The Milwaukee Public Schools are about to begin a dance that is so stale it should probably be pulled off the shelf.
Superintendent Gregory Thornton is leaving MPS. And the school board, historically as petty, craven and dysfunctional a governmental board as I’ve ever seen, will do the "Find a New Chief Dance."
Now, I know that we've had a million ideas about how to fix the system and we're tired of all the talk. But if you check your tax bill, paying attention might be a good idea.
Here’s how the dance will go.
First, they will spend thousands and thousands of dollars on a search firm that will give them a raft of recommendations. The firm mostly likely already has the names on file.
Board members may well hold a series of hearings so that "the public can tell us what they think is important in a new superintendent." They will hear from parents who have special needs children, parents who want more art and music, parents who think athletic programs need more attention and parents who think the whole school board should resign (the one group making the most sense).
The board will show up for these hearings but the members won’t pay any more attention this time than they ever have.
Then they will go ahead and hire whoever comes in and kisses their butt enough so that he, or she, gets the job and life goes on.
There is one thing that the citizens of Milwaukee should know by now. Whoever gets the job as the superintendent will hardly matter. If you think that somebody is going to come in here and suddenly make the Milwaukee Public Schools much better, you are dreaming.
But the hiring will be greeted with glee by some and glumly by others.
I have been through three superintendent searches in my life. I have worked with some of the best superintendents this country has ever had. Rudy Crew, Tom Payzant and Bob Peterkin are held in universal esteem. I have helped train a new generation of superintendents at Harvard’s Urban Superintendent Doctoral Program.
And the research is clear.
Although a superintendent can make people feel like things are getting better, the actual improvement is measured in micro-inches.
If the school board at MPS is really serious about things, it could actually set the pace for the rest of the country.
Don’t hire a superintendent. Hire a business guy to run the business side of things. Let the people who know the most about educating kids run schools: teachers and principals.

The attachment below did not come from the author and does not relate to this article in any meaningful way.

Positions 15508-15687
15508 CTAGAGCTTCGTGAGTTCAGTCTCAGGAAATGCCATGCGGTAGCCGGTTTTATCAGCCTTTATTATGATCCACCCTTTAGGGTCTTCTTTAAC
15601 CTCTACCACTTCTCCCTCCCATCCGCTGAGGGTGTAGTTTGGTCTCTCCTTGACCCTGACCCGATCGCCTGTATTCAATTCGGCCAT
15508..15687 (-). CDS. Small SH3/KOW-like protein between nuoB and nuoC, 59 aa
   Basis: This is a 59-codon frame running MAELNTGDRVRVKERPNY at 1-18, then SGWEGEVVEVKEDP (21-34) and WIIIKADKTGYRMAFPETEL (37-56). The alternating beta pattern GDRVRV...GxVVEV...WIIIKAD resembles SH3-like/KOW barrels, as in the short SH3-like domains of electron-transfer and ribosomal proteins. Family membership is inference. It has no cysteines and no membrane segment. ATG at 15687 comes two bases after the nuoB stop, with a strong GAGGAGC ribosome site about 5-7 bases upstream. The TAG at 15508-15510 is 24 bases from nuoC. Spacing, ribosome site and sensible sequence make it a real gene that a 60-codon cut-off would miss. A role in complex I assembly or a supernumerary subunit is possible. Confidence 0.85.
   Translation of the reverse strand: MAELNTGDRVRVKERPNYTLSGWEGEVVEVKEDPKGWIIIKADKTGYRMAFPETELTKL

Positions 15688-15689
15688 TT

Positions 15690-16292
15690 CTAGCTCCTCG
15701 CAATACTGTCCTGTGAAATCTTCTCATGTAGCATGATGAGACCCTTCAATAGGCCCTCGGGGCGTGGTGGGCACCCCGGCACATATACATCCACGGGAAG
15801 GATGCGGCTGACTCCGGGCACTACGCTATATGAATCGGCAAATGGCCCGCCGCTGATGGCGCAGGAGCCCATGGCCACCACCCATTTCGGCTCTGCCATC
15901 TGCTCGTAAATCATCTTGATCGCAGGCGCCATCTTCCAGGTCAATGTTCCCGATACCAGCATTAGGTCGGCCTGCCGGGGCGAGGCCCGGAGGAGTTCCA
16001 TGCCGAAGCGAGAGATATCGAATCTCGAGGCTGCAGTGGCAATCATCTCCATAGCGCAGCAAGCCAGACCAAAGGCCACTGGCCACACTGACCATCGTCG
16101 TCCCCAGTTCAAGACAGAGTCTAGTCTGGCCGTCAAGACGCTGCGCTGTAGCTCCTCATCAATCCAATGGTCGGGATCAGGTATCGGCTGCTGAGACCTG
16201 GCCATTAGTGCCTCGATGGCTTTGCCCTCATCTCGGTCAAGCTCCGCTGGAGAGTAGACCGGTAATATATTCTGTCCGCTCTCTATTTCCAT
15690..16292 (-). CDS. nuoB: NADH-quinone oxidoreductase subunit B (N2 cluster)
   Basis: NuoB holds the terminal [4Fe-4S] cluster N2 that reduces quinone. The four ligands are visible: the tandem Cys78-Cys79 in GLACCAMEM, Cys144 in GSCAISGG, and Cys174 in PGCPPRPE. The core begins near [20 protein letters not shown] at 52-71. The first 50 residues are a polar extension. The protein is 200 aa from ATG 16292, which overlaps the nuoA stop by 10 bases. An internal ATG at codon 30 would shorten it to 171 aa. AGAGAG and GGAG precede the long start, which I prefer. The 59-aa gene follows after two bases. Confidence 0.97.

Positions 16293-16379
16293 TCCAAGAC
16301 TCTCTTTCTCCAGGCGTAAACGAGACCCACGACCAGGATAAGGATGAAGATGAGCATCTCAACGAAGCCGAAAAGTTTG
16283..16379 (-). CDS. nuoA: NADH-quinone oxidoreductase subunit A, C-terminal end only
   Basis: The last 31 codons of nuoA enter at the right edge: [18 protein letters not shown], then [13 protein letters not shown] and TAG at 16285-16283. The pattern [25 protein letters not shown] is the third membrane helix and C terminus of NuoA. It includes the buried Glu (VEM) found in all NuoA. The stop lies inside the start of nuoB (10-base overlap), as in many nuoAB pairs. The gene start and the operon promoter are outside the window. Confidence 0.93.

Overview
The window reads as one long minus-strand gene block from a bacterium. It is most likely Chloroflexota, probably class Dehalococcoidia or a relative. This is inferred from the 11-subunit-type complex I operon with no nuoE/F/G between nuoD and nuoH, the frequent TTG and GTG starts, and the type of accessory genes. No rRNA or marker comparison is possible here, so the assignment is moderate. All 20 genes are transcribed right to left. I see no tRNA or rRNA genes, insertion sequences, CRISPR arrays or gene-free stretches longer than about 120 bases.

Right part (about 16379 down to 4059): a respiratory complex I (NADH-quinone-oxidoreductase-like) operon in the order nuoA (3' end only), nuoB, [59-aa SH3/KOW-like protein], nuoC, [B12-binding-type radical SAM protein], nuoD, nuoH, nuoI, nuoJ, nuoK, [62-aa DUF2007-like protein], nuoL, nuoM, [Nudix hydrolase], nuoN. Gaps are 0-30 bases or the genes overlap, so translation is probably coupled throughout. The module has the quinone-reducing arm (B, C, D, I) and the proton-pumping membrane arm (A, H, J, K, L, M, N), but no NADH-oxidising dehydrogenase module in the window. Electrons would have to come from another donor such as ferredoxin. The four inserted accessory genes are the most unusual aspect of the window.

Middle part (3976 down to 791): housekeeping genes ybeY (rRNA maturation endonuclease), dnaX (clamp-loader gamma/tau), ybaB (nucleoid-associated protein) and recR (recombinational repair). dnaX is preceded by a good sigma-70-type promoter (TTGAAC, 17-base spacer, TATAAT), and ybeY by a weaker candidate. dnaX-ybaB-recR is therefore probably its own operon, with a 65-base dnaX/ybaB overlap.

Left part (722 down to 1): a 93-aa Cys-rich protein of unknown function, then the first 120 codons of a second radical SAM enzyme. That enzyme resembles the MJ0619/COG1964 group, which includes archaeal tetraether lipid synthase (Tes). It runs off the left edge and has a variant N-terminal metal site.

Take the money you’ve got and divide it up. Each high school gets x amount of dollars. Each middle school gets y and each elementary school gets z.
Then the school figures out how it wants to spend it. Make it accountable for its own performance.
No rules from the central office. Nobody telling schools what to do. They make the decisions – principals and teachers. I can tell you one thing for sure. The people in those classrooms and buildings know more about how to educate children than all the people in the central office combined.
Two more things:
Every grade school has to spend enough money so there are two adults in every single kindergarten, first, second and third grade classroom.
And if there is one truth to education success, it is that early childhood education works.
Now, somebody pinch me and wake me from this dream.
With a history in Milwaukee stretching back decades, Dave tries to bring a unique perspective to his writing, whether it's sports, politics, theater or any other issue.
He's seen Milwaukee grow, suffer pangs of growth, strive for success and has been involved in many efforts to both shape and re-shape the city. He's a happy man, now that he's quit playing golf, and enjoys music, his children and grandchildren and the myriad of sports in this state. He loves great food and hates bullies and people who think they are smarter than everyone else.
This whole Internet thing continues to baffle him, but he's willing to play the game as long as OnMilwaukee.com keeps lending him a helping hand. He is constantly amazed that just a few dedicated people can provide so much news and information to a hungry public.
Despite some opinions to the contrary, Dave likes most stuff. But he is a skeptic who constantly wonders about the world around him. So many questions, so few answers.